Facebook donates $1.3 million to boost WWII code-breaking site



a group of people sitting in front of a piano: All workers at the estate were ordered to sign the Official Secrets Act. For many young girls at the park, this meant that their families had no idea where their 18-year-old daughters had been sent.


© Crown Copyright, used with kind permission, Director GCHQ
All workers at the estate were ordered to sign the Official Secrets Act. For many young girls at the park, this meant that their families had no idea where their 18-year-old daughters had been sent.

Facebook has made a £1 million ($1.3 million) donation to the museum at Bletchley Park, where British code-breakers decrypted messages sent using Nazi Germany’s Enigma cipher and contributed to an Allied victory in World War II, after the site was forced to cut dozens of jobs as a result of the pandemic.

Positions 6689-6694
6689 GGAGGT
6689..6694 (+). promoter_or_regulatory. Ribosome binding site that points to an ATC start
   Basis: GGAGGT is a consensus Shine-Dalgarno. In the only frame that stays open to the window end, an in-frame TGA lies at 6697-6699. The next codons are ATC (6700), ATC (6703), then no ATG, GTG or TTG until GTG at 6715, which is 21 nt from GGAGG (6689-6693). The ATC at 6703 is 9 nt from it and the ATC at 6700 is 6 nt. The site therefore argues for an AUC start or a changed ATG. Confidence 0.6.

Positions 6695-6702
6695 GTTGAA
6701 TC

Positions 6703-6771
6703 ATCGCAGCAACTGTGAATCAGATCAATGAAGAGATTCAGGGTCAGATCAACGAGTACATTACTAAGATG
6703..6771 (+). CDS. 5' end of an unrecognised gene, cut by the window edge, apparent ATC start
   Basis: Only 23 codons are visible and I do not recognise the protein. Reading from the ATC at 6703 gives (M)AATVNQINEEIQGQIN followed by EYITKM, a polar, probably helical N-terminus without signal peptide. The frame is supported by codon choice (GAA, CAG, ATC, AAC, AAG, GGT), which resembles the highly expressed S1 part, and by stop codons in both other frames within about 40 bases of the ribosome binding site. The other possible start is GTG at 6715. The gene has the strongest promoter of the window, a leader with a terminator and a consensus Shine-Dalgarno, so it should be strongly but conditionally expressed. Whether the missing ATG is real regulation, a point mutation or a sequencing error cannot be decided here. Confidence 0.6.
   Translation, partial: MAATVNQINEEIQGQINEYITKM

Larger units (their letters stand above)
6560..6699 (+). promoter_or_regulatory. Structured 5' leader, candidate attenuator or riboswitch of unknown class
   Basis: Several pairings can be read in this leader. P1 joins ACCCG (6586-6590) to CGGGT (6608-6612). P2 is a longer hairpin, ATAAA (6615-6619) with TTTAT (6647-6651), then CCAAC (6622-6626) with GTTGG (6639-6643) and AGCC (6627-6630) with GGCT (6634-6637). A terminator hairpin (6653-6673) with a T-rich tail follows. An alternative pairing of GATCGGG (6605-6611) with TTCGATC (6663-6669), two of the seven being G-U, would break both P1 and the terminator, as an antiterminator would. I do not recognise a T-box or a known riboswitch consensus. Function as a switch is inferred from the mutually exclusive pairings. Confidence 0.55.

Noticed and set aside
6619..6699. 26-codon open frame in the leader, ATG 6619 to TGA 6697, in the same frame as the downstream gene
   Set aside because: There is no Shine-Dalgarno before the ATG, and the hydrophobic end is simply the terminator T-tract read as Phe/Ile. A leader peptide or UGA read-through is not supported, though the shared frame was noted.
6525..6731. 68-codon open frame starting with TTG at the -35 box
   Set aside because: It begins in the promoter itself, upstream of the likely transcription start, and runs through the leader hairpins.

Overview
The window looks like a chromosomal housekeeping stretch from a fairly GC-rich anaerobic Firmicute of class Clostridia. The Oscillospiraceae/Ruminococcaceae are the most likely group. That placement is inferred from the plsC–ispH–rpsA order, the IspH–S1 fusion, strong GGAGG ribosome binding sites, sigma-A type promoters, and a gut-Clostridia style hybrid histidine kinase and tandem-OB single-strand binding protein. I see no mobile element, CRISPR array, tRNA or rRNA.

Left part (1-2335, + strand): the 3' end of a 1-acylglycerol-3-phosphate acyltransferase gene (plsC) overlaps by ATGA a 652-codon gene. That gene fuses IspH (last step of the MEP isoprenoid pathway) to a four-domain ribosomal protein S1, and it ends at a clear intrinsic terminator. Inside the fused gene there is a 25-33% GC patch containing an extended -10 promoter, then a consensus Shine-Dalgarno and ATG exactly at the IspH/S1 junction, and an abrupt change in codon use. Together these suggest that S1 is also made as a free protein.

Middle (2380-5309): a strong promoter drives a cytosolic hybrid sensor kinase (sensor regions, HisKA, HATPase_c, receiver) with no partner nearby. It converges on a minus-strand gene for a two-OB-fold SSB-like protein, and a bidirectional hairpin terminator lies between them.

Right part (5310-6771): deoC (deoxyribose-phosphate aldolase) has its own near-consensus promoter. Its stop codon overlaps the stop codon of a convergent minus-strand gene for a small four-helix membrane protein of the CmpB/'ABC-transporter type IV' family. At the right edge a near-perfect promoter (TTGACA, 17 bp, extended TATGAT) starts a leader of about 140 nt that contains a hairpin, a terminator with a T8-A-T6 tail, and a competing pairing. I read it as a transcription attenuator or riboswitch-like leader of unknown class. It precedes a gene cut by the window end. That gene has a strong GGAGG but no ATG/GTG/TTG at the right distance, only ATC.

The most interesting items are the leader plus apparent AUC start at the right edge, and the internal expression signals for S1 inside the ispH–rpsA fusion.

During the war, the mansion in Buckinghamshire, southeastern England, was home to the British government’s Code and Cypher School, where the world’s first programmable digital computer was built to decipher the Nazis’ communications.

Facebook said Monday that “the era of the computer was born” at the venue, as it announced its $1.3 million contribution.

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